To snap or not to snap

May 14th, 2008, 12:39 PM
  #1  
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Join Date: Jun 2006
Posts: 4,238
To snap or not to snap

We will be heading on Safari in October .

Im sure every thing we see will be amazing but I dont want to spend every minute attempting to get "the perfect shot" as I really want to experience it. Ive travelled with people before who spent their trip behind the lens, yes coming home with zillions of photos but not enjoying the entire essence of the trip while it was happening if you know what I mean.

That said I do enjoy taking some photos for memory sake and Im not too bad at it although I have a simple digital camera at present.

Should I or my DH be investing in a better camera for the safari? Were you disappointed you didnt take more photos?
irecommend is offline  
May 14th, 2008, 01:50 PM
  #2  
 
Join Date: Apr 2005
Posts: 5,215
My best suggestion is that you have two cameras, one for each of you.
As to what brand/type, well, that depends.

regards - tom
cary999 is offline  
May 14th, 2008, 02:10 PM
  #3  
 
Join Date: Jan 2008
Posts: 40
I think it's better to be prepared than to not be and come home disappointed.

Oct is not too far away so do you think you have time to learn a new camera? Will you likely use it much after safari? Have you thought about renting instead?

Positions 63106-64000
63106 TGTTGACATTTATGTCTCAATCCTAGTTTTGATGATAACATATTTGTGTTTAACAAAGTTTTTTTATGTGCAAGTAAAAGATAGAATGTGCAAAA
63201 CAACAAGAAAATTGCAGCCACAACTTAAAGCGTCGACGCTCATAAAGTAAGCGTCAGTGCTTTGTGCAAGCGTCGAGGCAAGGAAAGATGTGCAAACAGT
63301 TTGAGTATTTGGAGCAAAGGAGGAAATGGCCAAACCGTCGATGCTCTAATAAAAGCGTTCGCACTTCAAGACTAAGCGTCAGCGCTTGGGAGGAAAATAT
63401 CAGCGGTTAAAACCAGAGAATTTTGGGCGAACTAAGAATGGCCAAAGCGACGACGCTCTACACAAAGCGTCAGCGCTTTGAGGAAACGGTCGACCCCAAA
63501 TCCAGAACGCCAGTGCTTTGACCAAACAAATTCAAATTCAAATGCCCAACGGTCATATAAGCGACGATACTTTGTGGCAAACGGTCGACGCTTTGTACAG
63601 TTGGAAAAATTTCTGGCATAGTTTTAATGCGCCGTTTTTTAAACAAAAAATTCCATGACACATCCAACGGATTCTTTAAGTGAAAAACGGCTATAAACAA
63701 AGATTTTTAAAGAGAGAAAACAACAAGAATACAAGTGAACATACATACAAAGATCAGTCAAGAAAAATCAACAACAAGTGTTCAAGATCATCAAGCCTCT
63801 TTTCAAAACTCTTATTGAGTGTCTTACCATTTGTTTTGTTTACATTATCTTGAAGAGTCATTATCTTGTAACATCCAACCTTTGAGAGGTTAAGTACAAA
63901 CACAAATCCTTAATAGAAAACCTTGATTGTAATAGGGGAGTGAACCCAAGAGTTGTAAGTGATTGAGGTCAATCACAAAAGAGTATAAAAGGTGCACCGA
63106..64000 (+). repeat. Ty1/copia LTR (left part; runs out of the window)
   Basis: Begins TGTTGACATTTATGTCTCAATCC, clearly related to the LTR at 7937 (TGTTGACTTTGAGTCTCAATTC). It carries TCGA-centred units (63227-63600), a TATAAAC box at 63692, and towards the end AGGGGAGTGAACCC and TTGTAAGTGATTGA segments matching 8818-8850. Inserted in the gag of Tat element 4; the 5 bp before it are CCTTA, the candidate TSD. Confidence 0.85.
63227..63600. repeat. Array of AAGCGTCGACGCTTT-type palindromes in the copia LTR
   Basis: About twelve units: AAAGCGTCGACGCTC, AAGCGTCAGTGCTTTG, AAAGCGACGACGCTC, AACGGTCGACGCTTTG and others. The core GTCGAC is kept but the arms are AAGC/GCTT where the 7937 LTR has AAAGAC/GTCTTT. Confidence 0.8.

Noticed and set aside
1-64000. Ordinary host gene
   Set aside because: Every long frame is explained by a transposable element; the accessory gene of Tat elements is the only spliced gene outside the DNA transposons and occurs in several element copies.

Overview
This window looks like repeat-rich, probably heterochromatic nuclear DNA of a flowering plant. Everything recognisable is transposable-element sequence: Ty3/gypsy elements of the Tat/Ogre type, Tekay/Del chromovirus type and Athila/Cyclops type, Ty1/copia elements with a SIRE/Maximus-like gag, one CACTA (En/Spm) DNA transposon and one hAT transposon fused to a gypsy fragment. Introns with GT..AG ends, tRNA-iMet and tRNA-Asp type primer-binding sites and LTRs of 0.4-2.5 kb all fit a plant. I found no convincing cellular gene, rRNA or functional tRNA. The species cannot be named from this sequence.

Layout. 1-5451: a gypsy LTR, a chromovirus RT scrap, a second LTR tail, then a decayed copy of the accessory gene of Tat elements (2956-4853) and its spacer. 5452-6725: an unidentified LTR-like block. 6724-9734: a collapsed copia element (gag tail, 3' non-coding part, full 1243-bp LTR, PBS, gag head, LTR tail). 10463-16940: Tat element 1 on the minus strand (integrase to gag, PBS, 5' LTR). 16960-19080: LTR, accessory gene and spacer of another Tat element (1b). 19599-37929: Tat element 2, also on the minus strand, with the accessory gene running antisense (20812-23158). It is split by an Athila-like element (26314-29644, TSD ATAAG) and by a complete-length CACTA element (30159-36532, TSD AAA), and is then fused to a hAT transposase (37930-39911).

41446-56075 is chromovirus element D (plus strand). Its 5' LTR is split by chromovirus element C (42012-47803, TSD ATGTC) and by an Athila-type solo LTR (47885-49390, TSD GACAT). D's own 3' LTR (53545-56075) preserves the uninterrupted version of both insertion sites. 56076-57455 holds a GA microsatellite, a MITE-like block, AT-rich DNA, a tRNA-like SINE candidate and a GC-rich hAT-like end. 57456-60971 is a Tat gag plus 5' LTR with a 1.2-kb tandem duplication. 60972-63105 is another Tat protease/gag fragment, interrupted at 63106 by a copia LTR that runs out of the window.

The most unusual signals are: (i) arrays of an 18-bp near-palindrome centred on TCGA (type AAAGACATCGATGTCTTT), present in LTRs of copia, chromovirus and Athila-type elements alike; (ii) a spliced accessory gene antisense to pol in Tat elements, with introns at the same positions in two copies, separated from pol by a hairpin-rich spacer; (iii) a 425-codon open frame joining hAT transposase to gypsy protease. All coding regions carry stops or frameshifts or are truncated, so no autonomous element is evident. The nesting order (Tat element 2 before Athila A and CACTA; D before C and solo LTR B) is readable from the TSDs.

If you know yourself and can balance capturing the essence of the trip while preserving memories in photos I'd say get the new camera.
jmartmd is offline  
May 14th, 2008, 02:12 PM
  #4  
 
Join Date: Mar 2007
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Back in the day of film, on our first safari, we were so excited seeing our first animal in their natural environment, we were clicking and clicking away. That was until lunch, first day.

While we (excuse me - I had lots of film, he didn't bring near enough... not surprising) had plenty of film, I realized that if we were both taking the same photos (remember when you developed and received duplicates), we'd have more pics than we needed, duplicates and be spending more time behind the viewfinder than actually enjoying the experience.

We (yes, both of us) decided, that he'd take pics on his side of the vehicle, and I from my side; we'd split what was in front or behind us. Thank goodness we did, and so between us did pretty good with maybe total of 500-750 pics. Were they great? Some yes, some not, and plenty of duds, so can appreciate today's digital cameras. And, on subsequent safaris, coordinated the same arrangements with whomever I was traveling.

Until I purchased my first digital in '05, we never took more than 500 pics total. And, surpringly, since with my digital, I still don't take all that many photos. I'd kill myself if I wound up with 1,000+ of my own. Even on our '05 trip, three people with a total of 6 cameras - digital and film - the finished album contained about 600 pics.

So, I'm with you, "it's the essence of the experience" do not need every imaginable elephant, lion, leopard, cheetah, monkey, wildebeest.

For you, it depends on the camera/s you currently have, whether you're satisfied with the output; only you can decide if you need another camera. But, you should both have a camera of your own.

There are so many options out their today, at every price range...try some and if a new camera is in the budget - go for it!
sandi is offline  
May 14th, 2008, 03:23 PM
  #5  
 
Join Date: Nov 2004